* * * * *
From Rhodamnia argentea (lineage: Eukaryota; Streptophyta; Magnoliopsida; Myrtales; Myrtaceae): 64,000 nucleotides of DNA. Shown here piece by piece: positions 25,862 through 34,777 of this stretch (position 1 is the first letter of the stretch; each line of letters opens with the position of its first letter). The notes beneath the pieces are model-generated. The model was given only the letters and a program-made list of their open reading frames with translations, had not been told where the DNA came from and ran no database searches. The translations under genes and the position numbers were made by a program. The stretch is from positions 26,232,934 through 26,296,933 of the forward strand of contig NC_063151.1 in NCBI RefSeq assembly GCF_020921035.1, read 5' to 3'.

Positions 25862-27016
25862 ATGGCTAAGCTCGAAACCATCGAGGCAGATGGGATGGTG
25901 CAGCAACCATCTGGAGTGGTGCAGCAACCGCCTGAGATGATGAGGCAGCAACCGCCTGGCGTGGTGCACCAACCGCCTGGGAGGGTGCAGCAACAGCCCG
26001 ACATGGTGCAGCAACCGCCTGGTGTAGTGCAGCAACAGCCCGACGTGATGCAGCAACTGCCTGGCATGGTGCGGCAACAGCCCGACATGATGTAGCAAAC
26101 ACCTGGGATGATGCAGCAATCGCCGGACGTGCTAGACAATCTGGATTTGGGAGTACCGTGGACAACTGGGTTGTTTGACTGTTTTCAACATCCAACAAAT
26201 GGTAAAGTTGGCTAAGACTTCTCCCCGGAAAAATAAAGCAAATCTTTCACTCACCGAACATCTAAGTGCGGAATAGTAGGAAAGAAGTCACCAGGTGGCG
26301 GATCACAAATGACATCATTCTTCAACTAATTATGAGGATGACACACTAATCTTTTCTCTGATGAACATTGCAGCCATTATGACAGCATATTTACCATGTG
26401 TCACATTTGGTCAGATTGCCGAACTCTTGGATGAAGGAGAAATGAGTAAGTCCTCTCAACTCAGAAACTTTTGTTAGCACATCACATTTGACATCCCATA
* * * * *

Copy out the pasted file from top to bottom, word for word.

From Rhodamnia argentea (lineage: Eukaryota; Streptophyta; Magnoliopsida; Myrtales; Myrtaceae): 64,000 nucleotides of DNA. Shown here piece by piece: positions 25,862 through 34,777 of this stretch (position 1 is the first letter of the stretch; each line of letters opens with the position of its first letter). The notes beneath the pieces are model-generated. The model was given only the letters and a program-made list of their open reading frames with translations, had not been told where the DNA came from and ran no database searches. The translations under genes and the position numbers were made by a program. The stretch is from positions 26,232,934 through 26,296,933 of the forward strand of contig NC_063151.1 in NCBI RefSeq assembly GCF_020921035.1, read 5' to 3'.

Positions 25862-27016
25862 ATGGCTAAGCTCGAAACCATCGAGGCAGATGGGATGGTG
25901 CAGCAACCATCTGGAGTGGTGCAGCAACCGCCTGAGATGATGAGGCAGCAACCGCCTGGCGTGGTGCACCAACCGCCTGGGAGGGTGCAGCAACAGCCCG
26001 ACATGGTGCAGCAACCGCCTGGTGTAGTGCAGCAACAGCCCGACGTGATGCAGCAACTGCCTGGCATGGTGCGGCAACAGCCCGACATGATGTAGCAAAC
26101 ACCTGGGATGATGCAGCAATCGCCGGACGTGCTAGACAATCTGGATTTGGGAGTACCGTGGACAACTGGGTTGTTTGACTGTTTTCAACATCCAACAAAT
26201 GGTAAAGTTGGCTAAGACTTCTCCCCGGAAAAATAAAGCAAATCTTTCACTCACCGAACATCTAAGTGCGGAATAGTAGGAAAGAAGTCACCAGGTGGCG
26301 GATCACAAATGACATCATTCTTCAACTAATTATGAGGATGACACACTAATCTTTTCTCTGATGAACATTGCAGCCATTATGACAGCATATTTACCATGTG
26401 TCACATTTGGTCAGATTGCCGAACTCTTGGATGAAGGAGAAATGAGTAAGTCCTCTCAACTCAGAAACTTTTGTTAGCACATCACATTTGACATCCCATA